Loss, disappointment and other difficulties are unfortunately a part of life, so we are all likely to feel sad at various points in our lives. Sadness is a core emotion and is a normal part of the human experience. Most of the time after a disappointing event or a loss, sadness passes after a couple of days. Feeling sad occasionally is not a problem, however if it lasts longer than a few days at a time or occurs frequently it may be good to learn some strategies to keep it check.
Depression is different from sadness as depression is characterised by persistent low mood for weeks, months and even years in some cases. Depression interferes with our ability to experience pleasure, interact with other people or function in our usual way.
If you have had experience with depression or know someone who has, you are not alone. It is estimated that six percent of Australians suffer a depressive episode each year, and 15 to 20 per cent will experience at least one episode of depression at some stage in their lives.
The good news is that depression usually responds well to treatment. Depression can pass on its own without intervention, but treatment from a qualified mental health professional can speed up recovery by months or years, and may help to prevent future relapse.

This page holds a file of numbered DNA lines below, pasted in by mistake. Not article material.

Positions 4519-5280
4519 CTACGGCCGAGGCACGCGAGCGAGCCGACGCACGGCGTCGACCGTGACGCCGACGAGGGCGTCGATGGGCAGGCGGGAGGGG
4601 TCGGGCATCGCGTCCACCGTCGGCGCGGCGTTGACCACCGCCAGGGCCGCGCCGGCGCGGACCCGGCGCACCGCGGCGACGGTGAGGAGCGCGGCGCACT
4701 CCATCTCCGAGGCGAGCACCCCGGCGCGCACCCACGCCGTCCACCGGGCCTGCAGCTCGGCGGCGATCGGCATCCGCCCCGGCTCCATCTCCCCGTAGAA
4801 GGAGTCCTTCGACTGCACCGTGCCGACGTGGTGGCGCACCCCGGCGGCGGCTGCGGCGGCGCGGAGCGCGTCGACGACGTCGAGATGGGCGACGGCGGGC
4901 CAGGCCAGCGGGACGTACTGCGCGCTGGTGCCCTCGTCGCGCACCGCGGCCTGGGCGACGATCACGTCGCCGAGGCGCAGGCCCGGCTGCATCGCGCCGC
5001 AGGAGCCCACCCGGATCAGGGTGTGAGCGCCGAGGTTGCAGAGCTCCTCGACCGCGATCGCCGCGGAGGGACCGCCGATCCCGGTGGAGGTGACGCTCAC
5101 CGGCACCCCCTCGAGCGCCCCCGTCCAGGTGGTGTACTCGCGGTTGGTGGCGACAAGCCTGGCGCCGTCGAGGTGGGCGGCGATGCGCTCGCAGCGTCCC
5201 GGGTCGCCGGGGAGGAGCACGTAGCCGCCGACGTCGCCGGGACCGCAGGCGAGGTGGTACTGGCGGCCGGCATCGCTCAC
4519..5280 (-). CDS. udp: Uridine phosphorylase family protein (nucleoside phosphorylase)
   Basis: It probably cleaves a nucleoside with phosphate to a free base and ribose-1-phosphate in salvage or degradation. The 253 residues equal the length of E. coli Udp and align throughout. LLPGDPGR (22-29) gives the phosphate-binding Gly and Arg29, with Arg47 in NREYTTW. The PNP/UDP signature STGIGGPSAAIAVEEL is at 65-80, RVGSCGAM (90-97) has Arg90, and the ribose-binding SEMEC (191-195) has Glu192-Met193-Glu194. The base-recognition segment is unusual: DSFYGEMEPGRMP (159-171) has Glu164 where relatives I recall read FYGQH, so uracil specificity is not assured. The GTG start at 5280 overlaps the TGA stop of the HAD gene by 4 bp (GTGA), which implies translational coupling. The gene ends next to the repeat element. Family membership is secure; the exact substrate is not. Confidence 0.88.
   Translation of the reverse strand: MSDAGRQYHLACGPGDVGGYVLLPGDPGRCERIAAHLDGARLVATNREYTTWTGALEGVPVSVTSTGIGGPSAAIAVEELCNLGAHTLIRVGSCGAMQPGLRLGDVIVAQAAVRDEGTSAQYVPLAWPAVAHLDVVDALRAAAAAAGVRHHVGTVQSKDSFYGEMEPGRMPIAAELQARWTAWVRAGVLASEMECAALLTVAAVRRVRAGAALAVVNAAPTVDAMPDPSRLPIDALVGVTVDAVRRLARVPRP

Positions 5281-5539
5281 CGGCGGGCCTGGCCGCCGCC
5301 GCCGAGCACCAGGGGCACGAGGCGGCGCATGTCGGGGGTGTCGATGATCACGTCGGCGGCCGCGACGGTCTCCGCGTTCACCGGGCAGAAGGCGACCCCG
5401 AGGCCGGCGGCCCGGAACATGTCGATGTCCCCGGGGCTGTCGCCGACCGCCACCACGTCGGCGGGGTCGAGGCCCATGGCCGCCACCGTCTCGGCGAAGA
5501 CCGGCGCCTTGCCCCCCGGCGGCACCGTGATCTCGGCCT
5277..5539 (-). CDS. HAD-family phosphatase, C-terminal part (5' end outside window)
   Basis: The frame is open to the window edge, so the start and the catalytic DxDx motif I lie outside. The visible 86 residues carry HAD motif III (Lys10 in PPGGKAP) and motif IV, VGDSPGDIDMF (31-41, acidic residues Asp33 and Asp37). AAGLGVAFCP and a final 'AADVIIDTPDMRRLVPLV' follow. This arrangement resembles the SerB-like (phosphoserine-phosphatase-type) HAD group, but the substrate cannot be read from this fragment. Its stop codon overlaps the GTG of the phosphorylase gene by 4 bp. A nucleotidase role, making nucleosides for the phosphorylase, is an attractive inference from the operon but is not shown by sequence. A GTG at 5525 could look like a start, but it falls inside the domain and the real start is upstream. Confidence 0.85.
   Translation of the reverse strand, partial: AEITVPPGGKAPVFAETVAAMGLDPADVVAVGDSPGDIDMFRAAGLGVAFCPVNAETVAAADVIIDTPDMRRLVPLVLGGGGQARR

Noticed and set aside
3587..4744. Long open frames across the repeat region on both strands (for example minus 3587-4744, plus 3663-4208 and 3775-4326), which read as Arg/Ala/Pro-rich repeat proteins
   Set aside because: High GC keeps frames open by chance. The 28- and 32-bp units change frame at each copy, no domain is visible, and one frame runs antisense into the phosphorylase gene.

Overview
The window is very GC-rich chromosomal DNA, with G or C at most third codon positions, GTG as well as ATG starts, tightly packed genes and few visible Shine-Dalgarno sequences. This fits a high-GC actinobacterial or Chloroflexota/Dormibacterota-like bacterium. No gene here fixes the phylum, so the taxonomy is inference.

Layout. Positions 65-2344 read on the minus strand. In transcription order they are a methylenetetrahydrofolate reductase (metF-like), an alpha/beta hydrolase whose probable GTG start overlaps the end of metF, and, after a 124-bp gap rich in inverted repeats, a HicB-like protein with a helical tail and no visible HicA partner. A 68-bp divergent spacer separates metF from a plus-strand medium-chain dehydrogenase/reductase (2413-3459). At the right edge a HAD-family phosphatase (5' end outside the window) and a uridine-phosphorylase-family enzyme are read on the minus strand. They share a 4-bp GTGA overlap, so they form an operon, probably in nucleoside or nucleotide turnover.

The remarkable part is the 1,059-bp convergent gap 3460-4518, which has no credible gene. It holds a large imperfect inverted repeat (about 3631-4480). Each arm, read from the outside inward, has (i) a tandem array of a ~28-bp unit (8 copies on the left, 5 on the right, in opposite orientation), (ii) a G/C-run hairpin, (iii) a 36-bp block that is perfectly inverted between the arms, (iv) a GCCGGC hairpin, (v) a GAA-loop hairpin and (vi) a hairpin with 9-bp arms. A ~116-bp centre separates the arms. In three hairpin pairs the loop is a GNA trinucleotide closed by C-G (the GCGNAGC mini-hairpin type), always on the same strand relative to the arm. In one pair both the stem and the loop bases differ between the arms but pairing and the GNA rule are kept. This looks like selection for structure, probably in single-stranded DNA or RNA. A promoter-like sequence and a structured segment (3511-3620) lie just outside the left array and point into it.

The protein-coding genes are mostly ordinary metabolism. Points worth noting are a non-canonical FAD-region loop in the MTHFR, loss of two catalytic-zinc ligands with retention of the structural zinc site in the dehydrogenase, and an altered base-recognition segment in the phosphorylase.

The Effects of Depression or "Why do I feel so Bad?”
Global Pessimism –
When depression has been triggered our cognitions (thoughts) change. Our mind becomes preoccupied with negative thoughts and everything feels bad and pointless. It becomes very difficult to recall positive events from our past, and it becomes impossible to believe we will ever feel good again. Problems can seem overwhelming, giving us a sense of not even knowing where to start, and making us feel helpless.
When we are depressed, we ruminate. Rumination is having repetitive thoughts that focus on our problems, analyse the details of past mistakes, speculate on possible reasons for things and about possible past and future consequences (Why did this happen?, If only I’d….., It’s my fault, It’s never going to get better etc.). Rumination is unhelpful because it keeps us stuck in self-defeating thoughts and behaviours, contributing to the downward spiral of depression.
The Depression Spiral –
Due to the nature of the symptoms of depression, once we start to become depressed, it is very easy for that depression to become worse quite quickly. The negative cognitions and loss of motivation lead us to withdraw and reduce activity. Inactivity makes us feel bad and spending too much time alone gives us a lot of time to ruminate with these thoughts, leading to further despondency. This leads to further withdrawal, further rumination, and further reduction in mood and so on. This is how depressive episodes are are maintained, and how something that starts as low mood can spiral in more severe depression.
The Cognitive Triad –
Depression seems to cause people to take a negative view across the three areas of;
1. Themselves (eg. I am no good),
2. The world (eg. People are uncaring) and;
3. The future (eg. It will be this way forever).
These distorted cognitions can give rise to feelings of hopelessness, helplessness and worthlessness.